Alfred Weber – German – during 1940’s -Least-Cost Theory – Assumption that owner of plant would try to minimize 3 categories of variable costs:
1) Transportation – most important.
2) Labor, 3) Agglomeration –phenomenon of spatial clustering or concentration of firms in a relative small area. These share cost of locating there. Thus, costs may go down. Deglomeration occurs when companies and services leave because of the diseconomies of industries’ excessive concentration.
Weber concluded – two types of manufacturing indudsties = 1) Material –oriented, 2) Market-oriented.
Material-oriented – Raw materials really heavy or bulky or perishable – so locate industry near source of raw material.
Market-oriented – Processing increases perishability – like bakeries – processing may add bulk or weight – auto industry – weight-gain – so located near market.
Material Index = The point of optimal transportation based on costs of distance to the “material index” – the ratio of weight to intermediate products (raw materials) to finished product. Other things to take into account = Cost of land, availability of land, Assume – land may not be available – transportation factor – access to labor market – political border may exist between locations – tariffs, local taxes or government regulation. Absence or presence of environmental constraints may affect this.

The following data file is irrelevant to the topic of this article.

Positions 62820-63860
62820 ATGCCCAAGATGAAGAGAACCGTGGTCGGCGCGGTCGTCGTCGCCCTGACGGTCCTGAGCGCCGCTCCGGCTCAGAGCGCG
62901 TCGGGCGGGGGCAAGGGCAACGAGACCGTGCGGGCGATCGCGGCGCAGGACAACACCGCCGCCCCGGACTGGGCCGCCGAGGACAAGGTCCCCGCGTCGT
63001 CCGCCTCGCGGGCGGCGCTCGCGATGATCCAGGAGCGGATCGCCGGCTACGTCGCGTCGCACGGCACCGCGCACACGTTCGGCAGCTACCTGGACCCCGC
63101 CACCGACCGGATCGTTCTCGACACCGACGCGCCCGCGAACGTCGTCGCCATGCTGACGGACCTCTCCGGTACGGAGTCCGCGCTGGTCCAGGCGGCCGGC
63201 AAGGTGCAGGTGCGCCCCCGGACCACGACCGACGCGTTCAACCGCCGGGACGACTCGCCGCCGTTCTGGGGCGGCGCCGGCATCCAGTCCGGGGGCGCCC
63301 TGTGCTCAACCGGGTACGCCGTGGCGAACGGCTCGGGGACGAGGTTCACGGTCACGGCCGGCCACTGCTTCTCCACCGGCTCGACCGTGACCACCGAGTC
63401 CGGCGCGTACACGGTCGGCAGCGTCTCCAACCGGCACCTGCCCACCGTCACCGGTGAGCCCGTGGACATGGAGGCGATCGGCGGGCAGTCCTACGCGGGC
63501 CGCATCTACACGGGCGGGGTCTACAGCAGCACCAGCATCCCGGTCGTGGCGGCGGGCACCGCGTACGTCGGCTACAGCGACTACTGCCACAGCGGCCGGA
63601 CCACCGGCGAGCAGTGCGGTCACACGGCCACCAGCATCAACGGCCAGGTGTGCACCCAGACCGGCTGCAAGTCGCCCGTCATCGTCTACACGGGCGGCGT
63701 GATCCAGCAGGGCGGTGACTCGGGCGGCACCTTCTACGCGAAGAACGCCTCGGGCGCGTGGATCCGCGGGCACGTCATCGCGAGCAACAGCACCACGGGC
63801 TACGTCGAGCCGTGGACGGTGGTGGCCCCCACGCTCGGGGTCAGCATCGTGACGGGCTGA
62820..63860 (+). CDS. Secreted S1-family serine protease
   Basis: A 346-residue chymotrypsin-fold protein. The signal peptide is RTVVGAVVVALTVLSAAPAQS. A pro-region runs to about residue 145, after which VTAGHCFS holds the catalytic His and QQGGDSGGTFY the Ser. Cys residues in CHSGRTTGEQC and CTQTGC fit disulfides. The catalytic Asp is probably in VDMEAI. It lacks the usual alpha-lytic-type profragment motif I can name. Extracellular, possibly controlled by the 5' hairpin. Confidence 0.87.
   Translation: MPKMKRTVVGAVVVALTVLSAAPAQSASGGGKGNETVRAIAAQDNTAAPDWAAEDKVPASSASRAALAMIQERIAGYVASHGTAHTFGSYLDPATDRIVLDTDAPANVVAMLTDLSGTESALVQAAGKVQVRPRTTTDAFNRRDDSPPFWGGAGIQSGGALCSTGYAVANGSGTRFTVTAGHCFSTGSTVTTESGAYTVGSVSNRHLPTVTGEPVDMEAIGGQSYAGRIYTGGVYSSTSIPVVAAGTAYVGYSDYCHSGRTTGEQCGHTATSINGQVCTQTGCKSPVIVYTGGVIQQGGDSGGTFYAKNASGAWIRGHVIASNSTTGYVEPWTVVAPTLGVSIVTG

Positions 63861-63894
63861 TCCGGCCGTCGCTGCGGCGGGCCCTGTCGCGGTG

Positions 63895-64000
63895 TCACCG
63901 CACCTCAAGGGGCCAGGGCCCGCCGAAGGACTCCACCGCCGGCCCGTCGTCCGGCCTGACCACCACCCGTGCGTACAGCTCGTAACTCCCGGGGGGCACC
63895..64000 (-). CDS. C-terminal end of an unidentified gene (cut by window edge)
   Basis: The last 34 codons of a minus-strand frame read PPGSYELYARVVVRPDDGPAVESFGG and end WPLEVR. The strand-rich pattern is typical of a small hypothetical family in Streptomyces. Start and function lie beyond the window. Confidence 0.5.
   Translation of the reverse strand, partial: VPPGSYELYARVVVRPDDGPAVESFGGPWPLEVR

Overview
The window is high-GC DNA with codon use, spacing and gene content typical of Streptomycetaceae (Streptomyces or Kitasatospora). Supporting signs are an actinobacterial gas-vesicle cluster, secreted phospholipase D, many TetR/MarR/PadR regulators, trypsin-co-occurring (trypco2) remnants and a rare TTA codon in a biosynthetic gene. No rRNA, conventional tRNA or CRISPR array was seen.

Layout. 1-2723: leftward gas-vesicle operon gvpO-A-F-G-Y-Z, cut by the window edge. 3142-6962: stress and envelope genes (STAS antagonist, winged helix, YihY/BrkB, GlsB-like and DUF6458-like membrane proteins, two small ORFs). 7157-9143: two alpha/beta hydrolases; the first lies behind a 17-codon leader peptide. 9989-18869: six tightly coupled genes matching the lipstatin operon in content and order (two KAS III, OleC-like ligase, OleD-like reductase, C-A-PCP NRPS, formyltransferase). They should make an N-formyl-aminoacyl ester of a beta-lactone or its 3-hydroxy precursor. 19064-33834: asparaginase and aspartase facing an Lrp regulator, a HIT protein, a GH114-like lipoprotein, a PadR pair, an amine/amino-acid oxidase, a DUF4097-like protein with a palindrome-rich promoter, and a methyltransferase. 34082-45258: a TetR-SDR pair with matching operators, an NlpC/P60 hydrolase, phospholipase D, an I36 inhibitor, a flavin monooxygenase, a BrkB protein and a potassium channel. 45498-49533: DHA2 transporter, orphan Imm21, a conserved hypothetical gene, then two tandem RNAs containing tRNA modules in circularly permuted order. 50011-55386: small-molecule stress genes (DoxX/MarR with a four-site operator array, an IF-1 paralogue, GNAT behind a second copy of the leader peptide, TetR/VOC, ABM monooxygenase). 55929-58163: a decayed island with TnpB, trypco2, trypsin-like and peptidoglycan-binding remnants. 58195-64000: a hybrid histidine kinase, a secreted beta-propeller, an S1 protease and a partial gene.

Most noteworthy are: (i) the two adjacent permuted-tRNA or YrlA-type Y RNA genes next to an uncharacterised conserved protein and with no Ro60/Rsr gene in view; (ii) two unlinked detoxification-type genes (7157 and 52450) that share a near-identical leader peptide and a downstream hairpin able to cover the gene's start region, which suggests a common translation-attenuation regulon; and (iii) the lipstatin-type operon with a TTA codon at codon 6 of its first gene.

Linkages between firms may localize manufacturing in areas of industrial agglomeration where common resources – such as skilled labor – or multiple suppliers of product inputs – such as auto component manufacturers are found.
These principles are generalized statements about locational tendencies of industries. Their relative weight varies among industries and firms.
Significance varies depending on extent to which economic considerations opposed to political or environmental constraints – dictate locational decisions.
Only a few industries at early stages of production cycle use raw...